Mario Party proves that unfair board games like Monopoly can be fun
Nasty, but nice.
I don’t like Monopoly. Besides its monotonous and repetitive gameplay, the aspect I dislike most about Monopoly is how unfair it can be to play. The roll of a dice can see one or two players ending up in a miserable spiral of landing on purchased property after purchased property, paying out rent with seemingly no end in sight.
Board games that rely on luck may be easier to design and learn, but they don’t necessarily make for enjoyable gameplay. Crafting a luck-based experience requires the right approach, one that puts players in a mindset where they’re perfectly willing to spend potentially the entire game on the back foot. While Monopoly fails to achieve this, there are games out there that do. Games that have a strong theme, such as Betrayal at House on the Hill, or co-op board games that allow players to band together when the going gets tough – such as Eldrich Horror – are engaging in part because of their unfairness.
Another game – albeit not a purely tabletop one – that understands how to correctly utilise unfair gameplay mechanics is Mario Party. Although technically a video game series, Mario Party is tabletop-esque with player characters moving around a board and rolling dice.
For the uninitiated, Mario Party is a long running series of video games published by Nintendo and starring the beloved plumber, alongside several of his friends/relatives/enemies/lovers? The original was released in 1998 on the Nintendo 64 console, with a total of 11 mainline entries arriving since then. Though I never played the initial trilogy released for the N64 back in the day, my friends and I have recently been playing around with Mario Party 2 and 3 via the N64 virtual console released for the Nintendo Switch.
Despite their advanced age – or maybe because of it – Mario Party 1 and 2 are both undeniably charming. However, the combination of great music, adorable characters and excellent noises, particularly from the Thwomps and Thwimps, may lure players into a false sense of security - as the original trilogy of Mario Party games do not fuck around when it comes to embracing unfairness.
Losing everything is an inevitable part of playing Mario Party.
Though players can win minigames to earn coins to spend on stars - the game’s primary metric for deciding a victor - there are aspects of the original Mario Party which are kept entirely out of the players’ control. For example, stars can only be purchased from Toad, who sets up shop at a random location at the start of the game and will move whenever someone buys a star from him. Where Toad moves is entirely random, meaning that a player could have all the coins in the world but might struggle to spend them should they be continuously blocked from reaching him.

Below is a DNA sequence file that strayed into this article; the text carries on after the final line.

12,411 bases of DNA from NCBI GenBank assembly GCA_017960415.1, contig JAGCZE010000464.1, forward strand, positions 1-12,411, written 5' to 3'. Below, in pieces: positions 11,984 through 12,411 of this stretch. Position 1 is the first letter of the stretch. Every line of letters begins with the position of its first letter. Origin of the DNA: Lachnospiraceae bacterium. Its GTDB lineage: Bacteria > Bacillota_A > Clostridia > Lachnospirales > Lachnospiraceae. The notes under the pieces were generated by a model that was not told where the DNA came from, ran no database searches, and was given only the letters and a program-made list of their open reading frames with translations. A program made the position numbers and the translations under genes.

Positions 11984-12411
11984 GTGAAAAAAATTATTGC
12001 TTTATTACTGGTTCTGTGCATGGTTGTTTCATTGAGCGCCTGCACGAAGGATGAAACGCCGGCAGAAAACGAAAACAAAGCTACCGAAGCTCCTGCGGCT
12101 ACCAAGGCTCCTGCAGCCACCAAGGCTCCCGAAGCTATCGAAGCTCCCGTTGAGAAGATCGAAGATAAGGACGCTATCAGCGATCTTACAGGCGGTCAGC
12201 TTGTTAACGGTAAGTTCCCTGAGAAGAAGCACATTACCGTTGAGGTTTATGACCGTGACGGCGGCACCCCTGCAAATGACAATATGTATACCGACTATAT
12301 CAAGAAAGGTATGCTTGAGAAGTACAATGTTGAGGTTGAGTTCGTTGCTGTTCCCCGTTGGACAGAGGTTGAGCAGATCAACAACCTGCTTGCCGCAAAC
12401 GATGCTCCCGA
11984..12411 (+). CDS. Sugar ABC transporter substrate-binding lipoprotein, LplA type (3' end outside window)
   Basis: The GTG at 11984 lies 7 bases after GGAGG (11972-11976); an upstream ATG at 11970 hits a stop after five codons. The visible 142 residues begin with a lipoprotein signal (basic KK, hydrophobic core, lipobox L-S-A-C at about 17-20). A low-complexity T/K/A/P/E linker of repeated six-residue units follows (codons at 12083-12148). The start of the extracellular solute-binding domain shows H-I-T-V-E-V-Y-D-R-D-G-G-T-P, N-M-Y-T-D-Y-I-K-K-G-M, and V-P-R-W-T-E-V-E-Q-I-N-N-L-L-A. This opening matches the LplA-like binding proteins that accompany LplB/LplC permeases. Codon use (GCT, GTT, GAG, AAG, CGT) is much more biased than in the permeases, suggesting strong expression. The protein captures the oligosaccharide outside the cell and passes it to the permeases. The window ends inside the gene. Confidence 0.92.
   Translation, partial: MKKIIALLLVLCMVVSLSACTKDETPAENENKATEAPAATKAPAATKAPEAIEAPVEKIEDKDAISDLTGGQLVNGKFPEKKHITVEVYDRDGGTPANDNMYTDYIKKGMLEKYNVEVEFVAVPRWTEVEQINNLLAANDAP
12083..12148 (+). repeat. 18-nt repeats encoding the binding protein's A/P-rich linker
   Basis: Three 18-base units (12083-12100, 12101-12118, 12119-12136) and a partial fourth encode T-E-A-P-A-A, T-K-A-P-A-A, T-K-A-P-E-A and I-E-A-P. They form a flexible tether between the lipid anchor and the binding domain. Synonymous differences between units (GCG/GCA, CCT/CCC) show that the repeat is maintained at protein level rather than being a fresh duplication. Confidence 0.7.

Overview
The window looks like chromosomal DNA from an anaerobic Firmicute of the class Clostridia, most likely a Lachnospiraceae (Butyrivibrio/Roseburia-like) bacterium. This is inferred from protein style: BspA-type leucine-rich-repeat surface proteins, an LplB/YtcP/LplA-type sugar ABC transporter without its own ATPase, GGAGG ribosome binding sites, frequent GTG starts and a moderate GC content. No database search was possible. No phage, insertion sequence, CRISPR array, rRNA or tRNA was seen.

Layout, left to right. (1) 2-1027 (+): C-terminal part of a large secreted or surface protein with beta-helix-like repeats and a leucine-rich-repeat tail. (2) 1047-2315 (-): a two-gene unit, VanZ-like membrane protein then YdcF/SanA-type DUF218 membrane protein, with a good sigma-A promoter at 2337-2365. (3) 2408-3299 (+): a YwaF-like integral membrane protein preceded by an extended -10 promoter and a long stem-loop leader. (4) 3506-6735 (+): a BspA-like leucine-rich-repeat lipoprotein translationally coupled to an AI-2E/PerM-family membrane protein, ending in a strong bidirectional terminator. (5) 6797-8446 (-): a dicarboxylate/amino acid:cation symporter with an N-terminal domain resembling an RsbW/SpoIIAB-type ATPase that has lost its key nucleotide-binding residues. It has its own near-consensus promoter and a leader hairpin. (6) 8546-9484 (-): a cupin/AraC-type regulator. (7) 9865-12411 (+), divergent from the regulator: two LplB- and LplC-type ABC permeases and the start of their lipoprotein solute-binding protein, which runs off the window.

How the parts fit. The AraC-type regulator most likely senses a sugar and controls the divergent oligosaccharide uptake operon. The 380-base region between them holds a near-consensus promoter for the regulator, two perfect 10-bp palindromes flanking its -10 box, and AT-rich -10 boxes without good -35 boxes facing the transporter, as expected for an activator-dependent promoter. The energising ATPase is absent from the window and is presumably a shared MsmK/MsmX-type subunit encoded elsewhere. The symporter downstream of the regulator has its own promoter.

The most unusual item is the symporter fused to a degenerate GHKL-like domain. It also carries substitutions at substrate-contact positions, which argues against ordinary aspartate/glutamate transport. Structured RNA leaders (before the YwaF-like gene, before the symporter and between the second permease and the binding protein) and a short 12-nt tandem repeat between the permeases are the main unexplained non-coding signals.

While some boards in the original Mario Party Trilogy are mostly simple – with one or two potential obstacles standing in your way – others are a lot more complex and require the right luck for players to get where they need to go. Some have infuriating features, such as Mystery Land’s random teleportation system, that can result in players spending an entire game stuck on the same part of the board.
Unlike Monopoly, Mario Party harnesses its charming presentation to make its unfair gameplay hilariously ironic.
The longer players hold onto coins, the more opportunities opponents have to find ways to steal from them. Mario Party 1 and 2 absolutely revel in giving players chances to take game-winning currency and items from each other. Whether players pay a Boo to steal coins or a star, play in a duel minigame or happen to land on a Bowser space – which can result in a myriad of terrible things – losing everything is an inevitable part of playing Mario Party. Perhaps the most egregious of these is a gameplay mechanic called chance time, which can end in a player with nothing trading fortunes with the game’s current winner, thereby completely turning the tide.
And yet, I cannot wait for a Chance Time space to trigger whenever I play Mario Party 1 or 2.
The possibility of being able to lose or gain everything in the space of a few seconds is what drives the comedy and tragedy of playing Mario Party. Embracing the masochistic pleasure of watching all your achievements be stolen from you or getting continuously dunked on by everyone – including the game itself – make Mario Party 2 and 3’s inherent unfairness a strength, instead of a minus. The cute, family-friendly aesthetic of the series clashes beautifully with the merciless nature of its gameplay mechanics, making the experience of watching yourself or another player lose highly entertaining rather than miserably dull.
Unlike the incredibly dry and ordinary Monopoly, the original Mario Party trilogy harnesses its charming presentation to make its unfair gameplay hilariously ironic, something so pathetically sad that you can’t help but point and laugh. Which ultimately proves that unfairness can be the strongest part of a game, as long as it’s presented to you in the right way